UK pushed to support onshore wind by major renewable firms

The UK government has been urged to help onshore wind farms in order to meet the country’s net-zero target by numerous companies involved in renewables.

Several companies active in renewables, including Vestas and Siemens Gamesa, and industry groups have written to the UK government calling for support for new onshore wind farms to help the country meet its net zero emissions target.

Industry groups and businesses, including Vestas and Siemens Gamesa, as well as onshore wind developers, trade bodies, investors and supply chain companies, have called for a new onshore wind strategy to achieve the decarbonisation of power in Britain in a letter to the new energy minister Kwasi Kwarteng.

The other signatories are RenewableUK, Scottish Renewables, ScottishPower Renewables, RES Group, Vattenfall, Statkraft, EDF Renewables UK, Innogy, SSE Renewables, CS Wind, AE Yates, Farrans, Ainscough Crane Hire, REG Power Management, Powersystems UK and Athena PTS.

The letter highlights the role that cheap onshore wind power can play in meeting the government’s net zero target at lowest cost to consumer.

It states that the government’s advisory body, the Committee on Climate Change, has recommended onshore wind be allowed to compete in government-backed auctions for contracts for difference.

The letter urges the government to update planning rules so that the most modern and efficient turbines can be used at suitable high-wind locations in the UK, as well as setting out guidance to support the replacement of older turbines.

The signatories also noted the widespread public support for new wind farms, reminding the Energy Minister of the government’s own Public Attitudes Tracker which shows 79% support for onshore wind.

Furthermore, the letter emphasises recent polling by the Conservative Environment Network that found support for onshore wind among Conservative voters stands at 74%, while over half the electorate look unfavourably on political parties who support a ban on the technology.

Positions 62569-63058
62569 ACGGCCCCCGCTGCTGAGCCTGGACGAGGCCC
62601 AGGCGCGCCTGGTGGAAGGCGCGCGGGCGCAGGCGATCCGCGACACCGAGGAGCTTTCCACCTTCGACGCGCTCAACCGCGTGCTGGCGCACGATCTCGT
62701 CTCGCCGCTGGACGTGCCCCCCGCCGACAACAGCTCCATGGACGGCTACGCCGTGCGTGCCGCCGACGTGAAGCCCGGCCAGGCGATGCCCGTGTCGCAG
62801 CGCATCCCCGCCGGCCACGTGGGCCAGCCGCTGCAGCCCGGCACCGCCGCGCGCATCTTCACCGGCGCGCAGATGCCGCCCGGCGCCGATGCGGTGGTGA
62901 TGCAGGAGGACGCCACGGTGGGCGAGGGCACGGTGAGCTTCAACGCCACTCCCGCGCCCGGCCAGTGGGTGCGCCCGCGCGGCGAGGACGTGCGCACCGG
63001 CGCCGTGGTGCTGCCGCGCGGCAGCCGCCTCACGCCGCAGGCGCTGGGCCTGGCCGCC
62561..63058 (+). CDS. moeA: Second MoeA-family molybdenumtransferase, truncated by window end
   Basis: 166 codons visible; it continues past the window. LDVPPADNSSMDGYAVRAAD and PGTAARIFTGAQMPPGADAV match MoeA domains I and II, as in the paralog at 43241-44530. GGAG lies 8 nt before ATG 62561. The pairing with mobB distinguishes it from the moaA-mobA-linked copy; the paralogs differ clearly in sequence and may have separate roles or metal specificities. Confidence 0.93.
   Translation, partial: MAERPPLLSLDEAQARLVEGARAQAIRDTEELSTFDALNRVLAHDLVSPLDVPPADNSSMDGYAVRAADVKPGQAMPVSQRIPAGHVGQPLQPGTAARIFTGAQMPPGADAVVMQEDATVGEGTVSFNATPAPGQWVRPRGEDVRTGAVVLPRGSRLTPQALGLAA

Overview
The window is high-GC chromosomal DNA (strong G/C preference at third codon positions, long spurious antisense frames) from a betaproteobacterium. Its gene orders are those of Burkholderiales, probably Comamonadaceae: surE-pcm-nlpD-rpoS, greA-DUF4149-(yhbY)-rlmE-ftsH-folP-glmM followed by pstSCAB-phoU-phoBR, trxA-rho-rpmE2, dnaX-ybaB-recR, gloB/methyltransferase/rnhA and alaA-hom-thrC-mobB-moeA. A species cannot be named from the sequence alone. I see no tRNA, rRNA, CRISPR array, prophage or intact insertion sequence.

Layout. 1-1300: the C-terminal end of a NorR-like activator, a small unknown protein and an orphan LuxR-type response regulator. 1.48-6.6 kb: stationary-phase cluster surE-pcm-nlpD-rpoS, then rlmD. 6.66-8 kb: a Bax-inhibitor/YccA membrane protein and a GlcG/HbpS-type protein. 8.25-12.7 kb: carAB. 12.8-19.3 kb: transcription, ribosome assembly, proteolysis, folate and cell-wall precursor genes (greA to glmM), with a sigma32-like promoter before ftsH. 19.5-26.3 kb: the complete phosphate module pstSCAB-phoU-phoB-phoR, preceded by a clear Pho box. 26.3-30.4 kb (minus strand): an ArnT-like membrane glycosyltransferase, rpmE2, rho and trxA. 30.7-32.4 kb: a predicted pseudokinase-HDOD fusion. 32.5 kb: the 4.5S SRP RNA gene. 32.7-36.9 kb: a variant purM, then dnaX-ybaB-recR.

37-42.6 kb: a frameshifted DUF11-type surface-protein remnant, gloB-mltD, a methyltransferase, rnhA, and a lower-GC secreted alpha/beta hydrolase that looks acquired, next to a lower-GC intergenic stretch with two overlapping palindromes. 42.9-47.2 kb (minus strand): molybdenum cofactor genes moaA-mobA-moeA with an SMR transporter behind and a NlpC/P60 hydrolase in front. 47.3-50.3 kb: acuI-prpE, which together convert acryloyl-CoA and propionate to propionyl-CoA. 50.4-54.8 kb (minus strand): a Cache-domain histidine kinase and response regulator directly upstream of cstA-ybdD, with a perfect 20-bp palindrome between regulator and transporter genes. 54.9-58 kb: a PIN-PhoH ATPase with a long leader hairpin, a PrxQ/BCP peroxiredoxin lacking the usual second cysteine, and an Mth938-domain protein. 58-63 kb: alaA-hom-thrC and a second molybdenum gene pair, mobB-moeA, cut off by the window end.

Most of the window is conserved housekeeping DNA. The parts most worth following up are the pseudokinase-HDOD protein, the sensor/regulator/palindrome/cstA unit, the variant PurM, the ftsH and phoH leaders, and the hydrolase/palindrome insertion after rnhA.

Other backers of a new approach to support onshore wind also includes trade union Prospect, the National Farmers’ Union, the RSPB, the CBI, the Federation of Small Businesses, the manufacturer’s organisation Make UK (formerly EEF), the National Infrastructure Commission, the Aldersgate Group and the environmental campaign group 10:10 Climate Action.

RenewableUK chief executive Hugh McNeal believes that it is positive to see such a wide range of companies and organisations speaking with one voice in strong support of onshore wind.

“There are shovel-ready onshore projects across the UK that would bring in billions of pounds of investment, support thousands of jobs and even cut consumer bills," he said.

“Onshore wind is the cheapest option for new power in the UK and it is essential if we want to achieve net zero emissions. We hope the new government will take swift action to let onshore wind compete on a level playing field."

National Infrastructure Commission chief executive Phil Graham claims that meeting the country's Net Zero target means creating a highly renewable and flexible energy system for the UK.

"We must prioritise the renewable technologies that can do that: onshore wind, plus offshore and solar generation. A diverse mix of renewable technologies can play a central role in ensuring our future energy network can meet growing demand and cope with the challenges of intermittent generation and extreme weather," he said.

“It’s important therefore that onshore wind generation should benefit from a route to market through contracts for difference, as offshore generation already does.”

CBI senior policy adviser on energy and climate change Tanisha Beebee added: “The CBI is eager to see the development and progression of renewable energy technologies, with associated economic, environmental and industrial benefits across the UK, and this begins with further harnessing the UK’s potential for the cheapest new-build energy technology – onshore wind.”

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